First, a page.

If that is the horse's natural way to evade, then you get over flexion. Some horses do that when they are being pushed beyond where they want to be.

    FYI - I have seen Steffan ride similarly in private clinics here in Vegas. I can point you to the YouTube if you'd like. Asking a horse to drop their head with your hands is a technique that shouldn't automatically be labeled "horrible." Its a method. It, like any other, can be abused, especially if you don't "give" when you get the correct, obedient release. Gal does release. FYI - Gal trained Ravel before he was sold and Steffan began riding him.

    Also - the other thing I saw in that video was a horse too young to carry himself in the front end for the work he was being asked to do, resulting in him leaning on the rider's hands. Gal supported him, but with the snaffle, not the curb, another thing I would say was not the Rolkur method. Remember, Gal did not start this horse... it is possible he inherited a horse that had tension issues and this is a method for teaching him to engage his shoulders and back when tense.

    At worse, this horse was being a pushed a bit too fast for the work in the earlier videos. I would NEVER call what we saw "moments of Rolkur." Rolkur by definition is sustained hyperflexion. Hyperflexion happens to EVERY horse as they progress up the levels... its part of the pendulum swing to find the balance to carry themselves. Some horses rely on that end more than others.

    By criticizing Gal and using the word "Rolkur" you would be very hypocritical if you never used your hands to create boundries or support your horse, especially if they came behind the verticle as part of their attempt to evade contact or figure out what you were asking them.

    Don't get me wrong - I think cranking on a horse's mouth till their lips touch their chest and riding that way for 30 minutes or more is no better than using draw reins or side reins to force a head set. But you're riding a dynamic system, and there are times where you help them discover where they can move freely.

  6. Totilas is certainly a spectacular horse. However, every time you look at a horse with an extravagant trot, as yourself whether the leading fore- and hindlegs are parallel to each other--this is the mark of a pure gait. With many of the recent extravagant horses (check out the picture of Gribaldi currently on the dressagedaily website), you'll see that the front leg is extended much more than the hind leg.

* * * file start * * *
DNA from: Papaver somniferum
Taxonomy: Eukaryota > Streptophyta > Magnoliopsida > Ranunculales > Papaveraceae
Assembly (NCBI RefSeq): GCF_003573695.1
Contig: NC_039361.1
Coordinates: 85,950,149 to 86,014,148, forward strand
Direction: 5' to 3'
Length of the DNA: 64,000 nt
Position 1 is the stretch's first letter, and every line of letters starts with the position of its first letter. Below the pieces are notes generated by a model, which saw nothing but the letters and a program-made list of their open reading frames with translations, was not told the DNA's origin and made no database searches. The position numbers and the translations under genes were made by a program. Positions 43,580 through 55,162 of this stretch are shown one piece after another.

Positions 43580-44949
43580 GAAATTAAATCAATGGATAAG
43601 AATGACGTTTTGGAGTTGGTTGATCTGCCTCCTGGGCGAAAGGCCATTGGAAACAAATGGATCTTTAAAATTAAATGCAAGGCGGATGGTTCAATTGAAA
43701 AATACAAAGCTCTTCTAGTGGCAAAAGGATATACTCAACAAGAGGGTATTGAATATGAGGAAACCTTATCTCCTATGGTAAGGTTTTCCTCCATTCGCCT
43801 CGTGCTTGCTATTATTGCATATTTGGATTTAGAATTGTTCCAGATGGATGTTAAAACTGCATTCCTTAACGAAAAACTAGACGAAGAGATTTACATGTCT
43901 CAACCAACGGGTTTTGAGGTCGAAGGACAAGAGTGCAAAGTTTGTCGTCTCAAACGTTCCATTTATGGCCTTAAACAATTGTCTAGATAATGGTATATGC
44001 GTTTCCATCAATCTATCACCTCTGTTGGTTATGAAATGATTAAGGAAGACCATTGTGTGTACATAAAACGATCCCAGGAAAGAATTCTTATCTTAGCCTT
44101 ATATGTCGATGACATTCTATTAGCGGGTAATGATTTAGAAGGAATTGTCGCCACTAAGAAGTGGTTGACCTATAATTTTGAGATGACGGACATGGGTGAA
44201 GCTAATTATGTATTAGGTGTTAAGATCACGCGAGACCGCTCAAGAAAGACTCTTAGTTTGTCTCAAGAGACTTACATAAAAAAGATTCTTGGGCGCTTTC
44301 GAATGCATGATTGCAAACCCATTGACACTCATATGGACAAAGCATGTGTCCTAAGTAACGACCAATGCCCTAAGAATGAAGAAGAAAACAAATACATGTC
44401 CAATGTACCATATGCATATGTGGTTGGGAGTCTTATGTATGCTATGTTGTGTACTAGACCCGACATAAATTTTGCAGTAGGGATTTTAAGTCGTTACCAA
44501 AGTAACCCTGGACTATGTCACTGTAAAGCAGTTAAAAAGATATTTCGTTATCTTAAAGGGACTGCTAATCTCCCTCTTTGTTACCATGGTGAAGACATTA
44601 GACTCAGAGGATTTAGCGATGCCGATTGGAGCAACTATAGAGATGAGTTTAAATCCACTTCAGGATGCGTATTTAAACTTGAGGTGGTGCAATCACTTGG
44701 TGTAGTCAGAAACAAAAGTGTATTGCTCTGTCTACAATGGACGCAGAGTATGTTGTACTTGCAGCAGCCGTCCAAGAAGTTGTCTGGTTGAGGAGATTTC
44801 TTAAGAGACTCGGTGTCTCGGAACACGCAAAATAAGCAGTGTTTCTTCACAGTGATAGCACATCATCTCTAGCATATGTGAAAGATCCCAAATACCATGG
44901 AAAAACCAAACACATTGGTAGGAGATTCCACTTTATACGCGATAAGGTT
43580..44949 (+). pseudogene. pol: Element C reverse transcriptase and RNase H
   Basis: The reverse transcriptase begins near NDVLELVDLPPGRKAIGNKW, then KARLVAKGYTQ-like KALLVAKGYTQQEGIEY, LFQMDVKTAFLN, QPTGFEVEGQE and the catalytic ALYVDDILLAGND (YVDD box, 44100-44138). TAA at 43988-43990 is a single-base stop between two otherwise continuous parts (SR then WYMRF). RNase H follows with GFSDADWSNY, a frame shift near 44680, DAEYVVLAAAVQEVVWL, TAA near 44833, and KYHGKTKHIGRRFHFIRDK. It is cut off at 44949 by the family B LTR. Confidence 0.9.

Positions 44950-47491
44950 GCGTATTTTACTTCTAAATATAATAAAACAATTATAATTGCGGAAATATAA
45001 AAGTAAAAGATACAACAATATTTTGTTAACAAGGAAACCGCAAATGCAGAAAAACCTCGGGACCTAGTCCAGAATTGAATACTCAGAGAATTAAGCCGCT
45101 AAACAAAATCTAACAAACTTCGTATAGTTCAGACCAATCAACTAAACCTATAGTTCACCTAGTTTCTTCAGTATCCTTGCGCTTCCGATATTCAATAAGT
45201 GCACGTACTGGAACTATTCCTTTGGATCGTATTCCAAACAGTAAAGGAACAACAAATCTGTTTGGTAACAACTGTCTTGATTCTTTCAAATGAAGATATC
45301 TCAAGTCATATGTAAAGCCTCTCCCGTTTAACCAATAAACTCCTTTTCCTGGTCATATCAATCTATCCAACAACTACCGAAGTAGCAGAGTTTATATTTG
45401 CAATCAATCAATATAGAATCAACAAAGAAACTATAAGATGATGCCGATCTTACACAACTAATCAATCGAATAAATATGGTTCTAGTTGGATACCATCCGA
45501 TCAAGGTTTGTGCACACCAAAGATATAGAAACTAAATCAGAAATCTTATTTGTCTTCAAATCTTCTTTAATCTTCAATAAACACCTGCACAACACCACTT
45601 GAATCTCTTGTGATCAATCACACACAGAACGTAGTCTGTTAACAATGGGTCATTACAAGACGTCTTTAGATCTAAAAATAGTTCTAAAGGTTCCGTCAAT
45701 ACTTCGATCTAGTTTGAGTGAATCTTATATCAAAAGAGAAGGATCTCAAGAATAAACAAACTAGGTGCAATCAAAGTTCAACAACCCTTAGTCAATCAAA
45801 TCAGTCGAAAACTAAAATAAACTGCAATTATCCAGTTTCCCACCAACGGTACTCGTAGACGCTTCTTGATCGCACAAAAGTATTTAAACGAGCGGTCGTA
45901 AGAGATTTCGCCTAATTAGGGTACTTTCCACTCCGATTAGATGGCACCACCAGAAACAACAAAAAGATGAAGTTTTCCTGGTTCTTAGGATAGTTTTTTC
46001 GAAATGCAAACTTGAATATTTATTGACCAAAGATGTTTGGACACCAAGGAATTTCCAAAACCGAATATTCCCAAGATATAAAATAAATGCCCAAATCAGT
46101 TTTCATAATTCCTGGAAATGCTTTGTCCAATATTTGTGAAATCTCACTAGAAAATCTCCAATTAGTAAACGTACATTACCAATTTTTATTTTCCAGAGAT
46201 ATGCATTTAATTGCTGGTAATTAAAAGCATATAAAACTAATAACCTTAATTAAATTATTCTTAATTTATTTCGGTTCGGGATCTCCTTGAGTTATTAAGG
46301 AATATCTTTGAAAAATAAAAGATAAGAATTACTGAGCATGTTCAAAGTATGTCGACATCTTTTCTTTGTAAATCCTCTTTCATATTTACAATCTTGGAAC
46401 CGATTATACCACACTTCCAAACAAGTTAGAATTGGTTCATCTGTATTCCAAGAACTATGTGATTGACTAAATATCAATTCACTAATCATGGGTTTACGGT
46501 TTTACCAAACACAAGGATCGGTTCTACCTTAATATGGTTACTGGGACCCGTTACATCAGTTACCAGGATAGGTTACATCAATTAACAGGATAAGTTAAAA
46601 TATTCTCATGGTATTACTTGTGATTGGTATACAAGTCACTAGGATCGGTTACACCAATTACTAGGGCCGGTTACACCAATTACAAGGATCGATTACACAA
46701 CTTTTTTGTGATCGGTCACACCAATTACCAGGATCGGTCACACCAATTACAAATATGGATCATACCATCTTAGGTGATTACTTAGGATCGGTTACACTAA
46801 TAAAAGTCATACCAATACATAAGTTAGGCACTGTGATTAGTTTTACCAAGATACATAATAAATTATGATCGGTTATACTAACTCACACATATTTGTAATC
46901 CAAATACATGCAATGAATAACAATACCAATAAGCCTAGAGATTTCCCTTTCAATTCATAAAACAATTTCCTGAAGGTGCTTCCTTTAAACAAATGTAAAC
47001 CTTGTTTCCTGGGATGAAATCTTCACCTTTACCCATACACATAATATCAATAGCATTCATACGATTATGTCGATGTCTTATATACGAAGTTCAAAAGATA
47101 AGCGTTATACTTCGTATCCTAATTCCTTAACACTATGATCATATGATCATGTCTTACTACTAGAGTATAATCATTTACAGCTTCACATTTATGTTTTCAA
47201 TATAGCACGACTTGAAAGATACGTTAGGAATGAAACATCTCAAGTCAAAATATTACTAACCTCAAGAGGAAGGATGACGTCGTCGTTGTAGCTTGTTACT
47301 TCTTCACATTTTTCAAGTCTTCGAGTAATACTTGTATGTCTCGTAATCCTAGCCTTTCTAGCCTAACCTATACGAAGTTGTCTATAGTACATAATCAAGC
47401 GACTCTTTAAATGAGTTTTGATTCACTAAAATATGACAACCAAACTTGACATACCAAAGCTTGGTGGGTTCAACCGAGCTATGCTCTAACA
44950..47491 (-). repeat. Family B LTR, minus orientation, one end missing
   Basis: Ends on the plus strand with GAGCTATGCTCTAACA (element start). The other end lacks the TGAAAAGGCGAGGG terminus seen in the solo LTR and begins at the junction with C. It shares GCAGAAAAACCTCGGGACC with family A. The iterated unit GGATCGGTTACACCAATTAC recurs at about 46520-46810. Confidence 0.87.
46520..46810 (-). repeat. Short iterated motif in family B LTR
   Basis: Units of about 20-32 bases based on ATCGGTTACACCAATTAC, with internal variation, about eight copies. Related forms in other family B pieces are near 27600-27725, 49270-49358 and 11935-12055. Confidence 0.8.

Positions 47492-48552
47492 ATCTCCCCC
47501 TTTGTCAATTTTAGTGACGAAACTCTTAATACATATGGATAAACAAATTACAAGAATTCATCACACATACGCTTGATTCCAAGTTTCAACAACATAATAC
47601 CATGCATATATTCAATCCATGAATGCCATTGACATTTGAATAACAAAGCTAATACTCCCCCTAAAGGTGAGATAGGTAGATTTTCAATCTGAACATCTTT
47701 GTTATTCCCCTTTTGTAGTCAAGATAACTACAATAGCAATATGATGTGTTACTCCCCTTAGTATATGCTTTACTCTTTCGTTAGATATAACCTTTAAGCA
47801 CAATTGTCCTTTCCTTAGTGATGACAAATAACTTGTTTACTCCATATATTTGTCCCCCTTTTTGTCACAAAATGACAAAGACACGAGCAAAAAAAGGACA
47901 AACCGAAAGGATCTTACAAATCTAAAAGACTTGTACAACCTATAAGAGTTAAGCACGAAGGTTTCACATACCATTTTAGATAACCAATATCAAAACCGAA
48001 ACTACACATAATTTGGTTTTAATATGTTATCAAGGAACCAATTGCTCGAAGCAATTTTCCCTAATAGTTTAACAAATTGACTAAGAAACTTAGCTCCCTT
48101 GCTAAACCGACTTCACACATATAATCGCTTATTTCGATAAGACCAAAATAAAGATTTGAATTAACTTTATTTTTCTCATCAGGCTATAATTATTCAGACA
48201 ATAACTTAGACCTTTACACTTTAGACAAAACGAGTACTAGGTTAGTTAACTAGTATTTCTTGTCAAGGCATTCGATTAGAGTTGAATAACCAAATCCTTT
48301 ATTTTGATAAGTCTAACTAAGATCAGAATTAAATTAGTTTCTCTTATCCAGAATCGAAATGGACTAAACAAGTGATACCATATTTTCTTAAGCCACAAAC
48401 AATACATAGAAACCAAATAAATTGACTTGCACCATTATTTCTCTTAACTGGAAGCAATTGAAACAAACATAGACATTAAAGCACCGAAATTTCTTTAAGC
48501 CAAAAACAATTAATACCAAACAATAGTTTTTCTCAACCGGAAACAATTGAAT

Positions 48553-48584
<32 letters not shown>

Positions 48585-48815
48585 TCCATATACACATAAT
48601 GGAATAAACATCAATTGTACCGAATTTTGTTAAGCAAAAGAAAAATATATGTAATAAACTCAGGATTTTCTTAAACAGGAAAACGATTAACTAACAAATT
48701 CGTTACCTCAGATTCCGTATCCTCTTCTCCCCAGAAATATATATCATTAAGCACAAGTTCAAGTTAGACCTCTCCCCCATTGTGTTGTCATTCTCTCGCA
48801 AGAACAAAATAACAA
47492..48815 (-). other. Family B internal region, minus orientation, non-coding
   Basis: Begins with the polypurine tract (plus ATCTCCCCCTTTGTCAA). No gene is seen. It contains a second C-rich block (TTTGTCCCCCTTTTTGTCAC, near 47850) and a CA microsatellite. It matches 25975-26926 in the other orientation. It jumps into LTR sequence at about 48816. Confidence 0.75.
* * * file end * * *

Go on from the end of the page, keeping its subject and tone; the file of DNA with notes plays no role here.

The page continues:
7. I think there is an analogy between horses and people here. Animals (us, too!) are born with certain physical aptitudes. With concentrated training, those aptitudes can be maximized (often at the expense of other things).

    The Olympics give me a great example. Look at the massive thighs of the speed skaters as opposed to the long lean bodies of the figure skaters. The differences are partly due to intense training, but that is layered on a set of physical aptitudes that predispose the athletes to be gifted in a particular way.

    Horses or humans: you have to have the biomechanics just right, and then you can add the training for maximum performance. That pushes the aptitude beyond what would be possible for most others. In many cases the result is freakish (think the short, solid girl gymnasts with the massive upper bodies) and I wonder what the long-term physical price will be.

    At the very least, though,the human athletes are choosing for themselves to be stonger, faster, and reach higher. Our horses don't have a lot of choice.

    So for me, the question is how coercive is the training? Does it lead the horse to be the best he can be with his talent in a way that he steps into gladly?

  8. To all: Please read the article from the link in Anon's comment.


  9. I read the aticles on that site regularly, in rotation. It helps keep mind and priorities straight! Fads come and go, but the horse remains the same.